13 The regulatory environment consists of a) statute and case laws, and regulations governing the sector-specific and general business environment, including laws and regulations relating specifically to records, archives, access, privacy, evidence, electronic commerce, data protection and information, b) mandatory standards of practice, c) voluntary codes of best practice, d) voluntary codes of conduct and ethics, and e) identifiable expectations of the community about what is acceptable behaviour for the specific sector or organization. The nature of the organization and the sector to which it belongs will determine which of these regulatory elements (individually or in combination) are most applicable to that organization's records management requirements. 6 Policy and responsibilities 6.1 General An organization seeking to conform to this part of ISO should establish, document, maintain and promulgate policies, procedures and practices for records management to ensure that its business need for evidence, accountability and information about its activities is met. 6.2 Policy Organizations should define and document a policy for records management. The objective of the policy should be the creation and management of authentic, reliable and useable records, capable of supporting business functions and activities for as long as they are required. Organizations should ensure that the policy is communicated and implemented at all levels in the organization. The policy should be adopted and endorsed at the highest decision-making level and promulgated throughout the organization. Responsibility for compliance should be assigned. The policy should be derived from an analysis of business activities. It should define the areas where legislation, regulations, other standards and best practices have the greatest application in the creation of records connected to business activities. In doing so, organizations should take into account their organizational environment and economic considerations. Policies should be regularly reviewed to ensure that they reflect current business needs. 6.3 Responsibilities Records management responsibilities and authorities should be defined and assigned, and promulgated throughout the organization so that, where a specific need to create and capture records is identified, it should be clear who is responsible for taking the necessary action. These responsibilities should be assigned to all employees of the organization, including records managers, allied information professionals, executives, business unit managers, systems administrators and others who create records as part of their work, and should be reflected in job descriptions and similar statements. Specific leadership responsibility and accountability for records management should be assigned to a person with appropriate authority within the organization. Designations of the responsible individuals may be assigned by law. Such responsibilities should include statements such as the following. a) Records management professionals are responsible for all aspects of records management, including the design, implementation and maintenance of records systems and their operations, and for training users on records management and records systems operations as they affect individual practices. ISO 2001 All rights reserved 5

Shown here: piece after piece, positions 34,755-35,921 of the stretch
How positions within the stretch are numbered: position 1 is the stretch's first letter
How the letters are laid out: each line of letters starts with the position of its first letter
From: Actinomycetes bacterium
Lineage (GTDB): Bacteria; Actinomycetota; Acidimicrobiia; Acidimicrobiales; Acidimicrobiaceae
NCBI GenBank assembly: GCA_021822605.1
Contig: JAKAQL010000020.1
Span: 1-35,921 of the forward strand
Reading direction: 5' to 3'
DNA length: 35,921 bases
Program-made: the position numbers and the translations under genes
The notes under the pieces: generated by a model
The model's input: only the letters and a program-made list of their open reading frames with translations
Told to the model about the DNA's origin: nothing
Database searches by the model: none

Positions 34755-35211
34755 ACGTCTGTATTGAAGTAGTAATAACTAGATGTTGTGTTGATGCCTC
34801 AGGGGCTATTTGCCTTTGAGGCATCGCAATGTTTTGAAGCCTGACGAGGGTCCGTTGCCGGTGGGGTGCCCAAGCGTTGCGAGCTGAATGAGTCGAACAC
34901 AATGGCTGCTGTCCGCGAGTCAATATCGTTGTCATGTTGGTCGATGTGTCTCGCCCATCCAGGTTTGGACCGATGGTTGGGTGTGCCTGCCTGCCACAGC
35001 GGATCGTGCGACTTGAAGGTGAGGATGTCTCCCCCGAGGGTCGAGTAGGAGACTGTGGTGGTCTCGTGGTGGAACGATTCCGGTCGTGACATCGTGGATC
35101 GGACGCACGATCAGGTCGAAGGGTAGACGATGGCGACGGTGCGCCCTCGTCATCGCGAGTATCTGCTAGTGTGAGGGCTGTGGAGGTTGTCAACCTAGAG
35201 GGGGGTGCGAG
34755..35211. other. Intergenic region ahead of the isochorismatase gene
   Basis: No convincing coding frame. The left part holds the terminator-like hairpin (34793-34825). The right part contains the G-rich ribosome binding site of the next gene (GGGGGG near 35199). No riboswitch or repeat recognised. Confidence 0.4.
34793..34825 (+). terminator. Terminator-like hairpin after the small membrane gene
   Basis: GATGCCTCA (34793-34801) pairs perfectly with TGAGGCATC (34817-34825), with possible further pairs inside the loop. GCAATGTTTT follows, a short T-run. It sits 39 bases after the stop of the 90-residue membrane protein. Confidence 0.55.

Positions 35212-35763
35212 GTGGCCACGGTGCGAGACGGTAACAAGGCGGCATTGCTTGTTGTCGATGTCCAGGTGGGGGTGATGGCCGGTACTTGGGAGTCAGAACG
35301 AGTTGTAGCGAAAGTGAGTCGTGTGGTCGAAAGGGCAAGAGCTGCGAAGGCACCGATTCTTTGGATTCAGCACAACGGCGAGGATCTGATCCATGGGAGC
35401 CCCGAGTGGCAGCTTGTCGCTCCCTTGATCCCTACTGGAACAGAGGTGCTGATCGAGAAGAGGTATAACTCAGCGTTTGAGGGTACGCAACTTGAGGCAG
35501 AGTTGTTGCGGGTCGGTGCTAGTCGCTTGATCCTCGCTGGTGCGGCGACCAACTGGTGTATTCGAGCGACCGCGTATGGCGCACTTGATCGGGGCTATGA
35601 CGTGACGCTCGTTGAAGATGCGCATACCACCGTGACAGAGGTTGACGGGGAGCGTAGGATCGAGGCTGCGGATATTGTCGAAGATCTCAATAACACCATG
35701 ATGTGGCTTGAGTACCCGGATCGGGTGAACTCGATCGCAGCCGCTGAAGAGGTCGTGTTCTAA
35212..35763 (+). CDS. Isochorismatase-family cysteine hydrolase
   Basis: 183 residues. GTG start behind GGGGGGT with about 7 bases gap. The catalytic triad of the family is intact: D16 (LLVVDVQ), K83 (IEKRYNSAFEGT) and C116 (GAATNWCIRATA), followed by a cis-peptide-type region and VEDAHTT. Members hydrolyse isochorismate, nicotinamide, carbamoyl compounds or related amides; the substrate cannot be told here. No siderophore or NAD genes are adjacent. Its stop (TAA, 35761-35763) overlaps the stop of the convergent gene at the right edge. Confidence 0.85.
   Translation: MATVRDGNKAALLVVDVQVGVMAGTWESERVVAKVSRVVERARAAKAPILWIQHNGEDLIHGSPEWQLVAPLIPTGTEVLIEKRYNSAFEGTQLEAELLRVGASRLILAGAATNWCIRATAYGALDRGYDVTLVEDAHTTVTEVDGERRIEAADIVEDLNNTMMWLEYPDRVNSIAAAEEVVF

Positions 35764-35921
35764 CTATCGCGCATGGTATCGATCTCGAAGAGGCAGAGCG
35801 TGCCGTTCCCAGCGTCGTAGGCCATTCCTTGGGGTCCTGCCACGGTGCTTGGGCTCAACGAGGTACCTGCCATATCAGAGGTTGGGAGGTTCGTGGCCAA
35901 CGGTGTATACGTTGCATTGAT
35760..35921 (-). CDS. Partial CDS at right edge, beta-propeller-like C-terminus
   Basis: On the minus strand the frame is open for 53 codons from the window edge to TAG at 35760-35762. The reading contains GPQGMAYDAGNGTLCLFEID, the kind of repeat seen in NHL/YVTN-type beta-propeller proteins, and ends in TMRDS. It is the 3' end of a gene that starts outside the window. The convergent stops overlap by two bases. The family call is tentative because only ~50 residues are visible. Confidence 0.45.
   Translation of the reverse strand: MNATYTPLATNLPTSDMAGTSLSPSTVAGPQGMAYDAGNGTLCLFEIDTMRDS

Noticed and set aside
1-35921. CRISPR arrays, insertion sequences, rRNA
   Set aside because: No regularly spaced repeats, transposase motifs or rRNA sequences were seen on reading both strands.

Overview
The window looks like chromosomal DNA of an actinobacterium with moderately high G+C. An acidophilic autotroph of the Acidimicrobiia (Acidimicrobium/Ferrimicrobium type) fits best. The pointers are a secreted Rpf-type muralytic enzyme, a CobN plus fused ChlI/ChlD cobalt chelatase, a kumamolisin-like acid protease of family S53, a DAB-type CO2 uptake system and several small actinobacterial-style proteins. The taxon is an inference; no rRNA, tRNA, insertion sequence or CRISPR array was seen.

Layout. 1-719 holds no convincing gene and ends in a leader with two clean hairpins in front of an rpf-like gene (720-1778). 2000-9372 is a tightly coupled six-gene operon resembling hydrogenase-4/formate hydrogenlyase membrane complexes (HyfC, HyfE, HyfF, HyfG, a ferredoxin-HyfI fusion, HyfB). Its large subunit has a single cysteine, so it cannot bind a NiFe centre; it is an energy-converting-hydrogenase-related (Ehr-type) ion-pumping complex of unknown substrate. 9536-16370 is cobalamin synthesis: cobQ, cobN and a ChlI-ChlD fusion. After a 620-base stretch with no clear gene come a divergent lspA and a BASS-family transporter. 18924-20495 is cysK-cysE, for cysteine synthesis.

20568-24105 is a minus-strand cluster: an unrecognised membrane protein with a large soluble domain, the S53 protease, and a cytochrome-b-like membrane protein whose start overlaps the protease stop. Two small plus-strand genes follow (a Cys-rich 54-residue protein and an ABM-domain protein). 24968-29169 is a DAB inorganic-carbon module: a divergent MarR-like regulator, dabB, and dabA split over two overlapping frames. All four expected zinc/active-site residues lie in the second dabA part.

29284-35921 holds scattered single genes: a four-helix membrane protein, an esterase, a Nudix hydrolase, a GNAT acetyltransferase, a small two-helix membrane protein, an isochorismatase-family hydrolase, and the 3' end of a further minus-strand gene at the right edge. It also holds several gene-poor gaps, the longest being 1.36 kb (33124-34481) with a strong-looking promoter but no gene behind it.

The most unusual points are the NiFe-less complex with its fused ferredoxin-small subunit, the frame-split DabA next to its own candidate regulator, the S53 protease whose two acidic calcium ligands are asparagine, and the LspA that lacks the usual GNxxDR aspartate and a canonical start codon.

14 b) Executives are responsible for supporting the application of records management policies throughout the organization. c) Systems administrators are responsible for ensuring that all documentation is accurate, available and legible to personnel when required. d) All employees are responsible and accountable for keeping accurate and complete records of their activities. Archival authorities may be involved in the process of planning and implementing records management policies and procedures. 7 Records management requirements 7.1 Principles of records management programmes Records are created, received and used in the conduct of business activities 3). To support the continuing conduct of business, comply with the regulatory environment, and provide necessary accountability, organizations should create and maintain authentic, reliable and useable records, and protect the integrity of those records for as long as required. To do this, organizations should institute and carry out a comprehensive records management programme which includes a) determining what records should be created in each business process, and what information needs to be included in the records, b) deciding in what form and structure records should be created and captured, and the technologies to be used, c) determining what metadata should be created with the record and through records processes and how that metadata will be persistently linked and managed, d) determining requirements for retrieving, using and transmitting records between business processes and other users and how long they need to be kept to satisfy those requirements, e) deciding how to organize records so as to support requirements for use, f) assessing the risks that would be entailed by failure to have authoritative records of activity, g) preserving records and making them accessible over time, in order to meet business requirements and community expectations, h) complying with legal and regulatory requirements, applicable standards and organizational policy, i) ensuring that records are maintained in a safe and secure environment, j) ensuring that records are retained only for as long as needed or required, and k) identifying and evaluating opportunities for improving the effectiveness, efficiency or quality of its processes, decisions, and actions that could result from better records creation or management. Rules for creating and capturing records and metadata about records should be incorporated into the procedures governing all business processes for which there is a requirement for evidence of activity. Business continuity planning and contingency measures should ensure that records that are vital to the continued functioning of the organization are identified as part of risk analysis, protected and recoverable when needed. 3) In this part of ISO 15489, business activity is used as a broad term, not restricted to commercial activity, but including public administration, non-profit and other activities. 6 ISO 2001 All rights reserved